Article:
Is The Rupee Set For Prolonged Weakness?
The Indian rupee fell to a near six-month low this week, dropping below 75 against the U.S. dollar. The move reflected a perfect storm of factors—higher oil, a stronger dollar, higher U.S. bond yields, which could collectively mean that the rupee remains weak in the near term, said analysts.
The rupee will inch towards 75.50 and may even touch 76 against the dollar briefly, given the current scenario, said Imran Kazi, vice president at Mecklai Financial. The stream of big-ticket IPOs had allowed the rupee to remain strong relative to Asia peers over the past few months. However, the currency has "finally given in, with the negative factors intensifying", Kazi said.
The rupee, which has been the worst-performing Asian currency so far this month, may slip a bit further towards 75.50 a dollar, said Madhavi Arora, lead economist at Emkay Global.
Kotak Securities has a similar view. The rupee can trade within a range of 74.80-75.40, according to Anindya Banerjee, deputy vice president for currency derivatives and interest rate derivatives at Kotak Securities.
A combination of rising oil prices, fear of liquidity ebbing due to central banks rolling back easing measures, rising bond yields, and weakness in stocks, all have had a negative impact on the rupee.Anindya Banerjee, Deputy Vice President, Kotak Securities
India's Achilles' Heel Returns
A key factor behind the rupee's weakness is the steady rise in oil prices.
Brent crude prices exceeded $80 per barrel on Oct. 4, 2021 and have since remained close to those levels. Given India's dependence on imported oil, higher crude prices mean trade and current account deficits.
While most emerging market currencies have taken a hit, the rupee has underperformed more than peers because of higher oil import dependence, Arora said.
As a rule of thumb, every $10 per barrel increase in crude prices leads to an additional $12.5 billion deficit, which is roughly 43 basis points of India’s GDP, according to an estimate by the RBI in 2019.
In 2018, faced with higher oil prices, the Indian rupee depreciated from 63.5 per dollar at the start of the year to 74 per dollar by October as crude prices moved from $65 per barrel to $85 per barrel. To be sure, other macroeconomic conditions also have a bearing on the currency.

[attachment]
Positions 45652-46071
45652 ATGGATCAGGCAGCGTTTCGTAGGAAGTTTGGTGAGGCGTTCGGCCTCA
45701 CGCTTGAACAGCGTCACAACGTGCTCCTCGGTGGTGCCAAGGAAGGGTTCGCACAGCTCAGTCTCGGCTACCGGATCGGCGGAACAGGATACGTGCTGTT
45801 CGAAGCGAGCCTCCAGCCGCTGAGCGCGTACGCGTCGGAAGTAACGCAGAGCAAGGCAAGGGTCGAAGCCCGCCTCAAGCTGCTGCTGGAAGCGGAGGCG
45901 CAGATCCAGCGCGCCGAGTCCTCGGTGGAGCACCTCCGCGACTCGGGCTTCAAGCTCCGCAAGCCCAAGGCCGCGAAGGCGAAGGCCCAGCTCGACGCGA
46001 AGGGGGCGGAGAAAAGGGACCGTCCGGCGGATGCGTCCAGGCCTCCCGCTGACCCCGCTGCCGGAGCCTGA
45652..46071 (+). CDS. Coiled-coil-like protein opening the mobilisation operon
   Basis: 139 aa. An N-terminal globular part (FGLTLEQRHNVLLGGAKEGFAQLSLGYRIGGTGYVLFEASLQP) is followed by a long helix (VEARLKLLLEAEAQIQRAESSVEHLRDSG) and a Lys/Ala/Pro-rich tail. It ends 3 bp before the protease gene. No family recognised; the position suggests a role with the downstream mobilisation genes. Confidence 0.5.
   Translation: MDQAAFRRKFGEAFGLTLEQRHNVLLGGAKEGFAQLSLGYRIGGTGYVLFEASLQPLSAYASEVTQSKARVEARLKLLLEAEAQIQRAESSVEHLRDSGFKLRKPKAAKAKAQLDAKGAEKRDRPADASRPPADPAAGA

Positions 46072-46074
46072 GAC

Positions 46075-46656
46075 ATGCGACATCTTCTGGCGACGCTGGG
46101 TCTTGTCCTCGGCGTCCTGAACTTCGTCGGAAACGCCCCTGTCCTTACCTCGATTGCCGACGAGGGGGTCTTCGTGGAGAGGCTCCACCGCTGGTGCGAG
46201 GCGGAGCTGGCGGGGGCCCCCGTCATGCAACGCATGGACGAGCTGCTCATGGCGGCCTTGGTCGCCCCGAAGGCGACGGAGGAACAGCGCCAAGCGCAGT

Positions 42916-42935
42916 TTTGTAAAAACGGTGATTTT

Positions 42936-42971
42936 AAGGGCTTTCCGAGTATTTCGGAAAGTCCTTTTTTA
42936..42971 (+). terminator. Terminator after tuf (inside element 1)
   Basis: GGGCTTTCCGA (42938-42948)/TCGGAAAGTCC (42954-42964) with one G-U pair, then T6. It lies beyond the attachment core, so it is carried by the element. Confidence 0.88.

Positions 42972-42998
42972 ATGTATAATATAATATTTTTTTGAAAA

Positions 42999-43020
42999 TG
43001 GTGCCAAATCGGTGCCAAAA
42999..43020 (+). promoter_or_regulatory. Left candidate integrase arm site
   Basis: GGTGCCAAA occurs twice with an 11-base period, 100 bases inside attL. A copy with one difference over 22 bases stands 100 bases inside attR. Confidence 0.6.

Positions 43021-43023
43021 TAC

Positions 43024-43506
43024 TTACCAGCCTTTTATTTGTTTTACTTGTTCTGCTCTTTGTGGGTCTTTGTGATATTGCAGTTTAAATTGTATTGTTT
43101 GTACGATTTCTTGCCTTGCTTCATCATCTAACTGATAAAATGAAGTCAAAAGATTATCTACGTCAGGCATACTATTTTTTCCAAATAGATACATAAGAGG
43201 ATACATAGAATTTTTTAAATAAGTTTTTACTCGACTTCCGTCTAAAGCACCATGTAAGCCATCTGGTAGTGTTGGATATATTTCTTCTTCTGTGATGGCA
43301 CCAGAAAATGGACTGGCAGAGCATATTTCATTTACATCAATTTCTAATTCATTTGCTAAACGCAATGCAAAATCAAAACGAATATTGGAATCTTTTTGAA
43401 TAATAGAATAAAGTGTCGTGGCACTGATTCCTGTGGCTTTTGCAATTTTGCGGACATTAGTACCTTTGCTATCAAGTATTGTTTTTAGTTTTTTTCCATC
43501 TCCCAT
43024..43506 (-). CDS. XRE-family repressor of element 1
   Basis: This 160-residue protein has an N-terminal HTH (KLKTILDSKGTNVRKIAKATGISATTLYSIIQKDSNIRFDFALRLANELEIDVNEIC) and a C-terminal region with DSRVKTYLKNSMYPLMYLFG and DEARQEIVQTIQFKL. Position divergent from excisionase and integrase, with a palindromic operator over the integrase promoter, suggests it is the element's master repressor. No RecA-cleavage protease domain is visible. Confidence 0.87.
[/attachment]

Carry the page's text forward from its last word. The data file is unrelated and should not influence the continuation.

A Stronger Dollar
Alongside higher oil prices, strength in the U.S. dollar is weighing on emerging market currencies.
The Dollar Index, which measures the value of the greenback against a basket of currencies, rose to 94.4 this week. It has gained over 5% since the start of the year. One factor behind this is the rise in U.S. bond yields, which can narrow the interest rate differential with emerging markets and make emerging-market assets less attractive for investors.
"Global uncertainty and fading growth momentum are the factors behind the dollar's strength. Stronger yields are also helping the dollar gain," Arora said. She added that in the short term, concerns around the U.S. hitting the debt ceiling are also keeping markets on edge.
Inflows And Carry Trade
Inflows and carry trades almost help determine the short-term direction of the rupee.
Foreign portfolio investors have invested a net Rs 67,695 crore in Indian equities so far this year. While inflows into debt were tepid earlier this year, a pick-up in carry trades brought in a net investment of Rs 24,948 crore in August and September.
The carry-trade positions had been building for some time and are also likely to have pushed the rupee lower on Wednesday, said Banerjee. Carry traders were forced to cover short positions once the rupee broke below 74.65 levels, creating a domino effect, he explained.
Every time there is a short covering-led rise in the rupee, it usually doesn't last for more than a day depending on the global risk aversion, he said. However, this time, a combination of high energy prices and the strengthening dollar index have meant extended weakness.
The RBI has been buying dollars in the forwards market for much of this year to keep the rupee from appreciating sharply. Intervention in the forwards market as opposed to the spot market prevents a large addition of local liquidity to an already surplus markets. As of July, the latest data available, the RBI had a outstanding position of $49 billion in the forwards market.
The upcoming Monetary Policy Committee meet on Friday may spell more volatility for the rupee.
If the RBI signals a slightly hawkish stance or suggests a winding down of excess liquidity accommodation, this will also have a likely bearing on the rupee, Banerjee said. Any such indication can add to the weakness in the rupee, said Kazi, adding that the U.S. non-farm payroll data is also important.
While the RBI will intervene, it is not likely to do so aggressively, Banerjee said. The rupee has barely seen any volatility in the past year and if it does depreciate in the medium term, it will help the RBI wind down its own forward book at a profit, he said.
The RBI is likely to intervene aggressively only if the rupee falls to 76 a dollar as this could add to inflation fears, Banerjee said. "Till then, the rupee is likely to be on a relatively free run."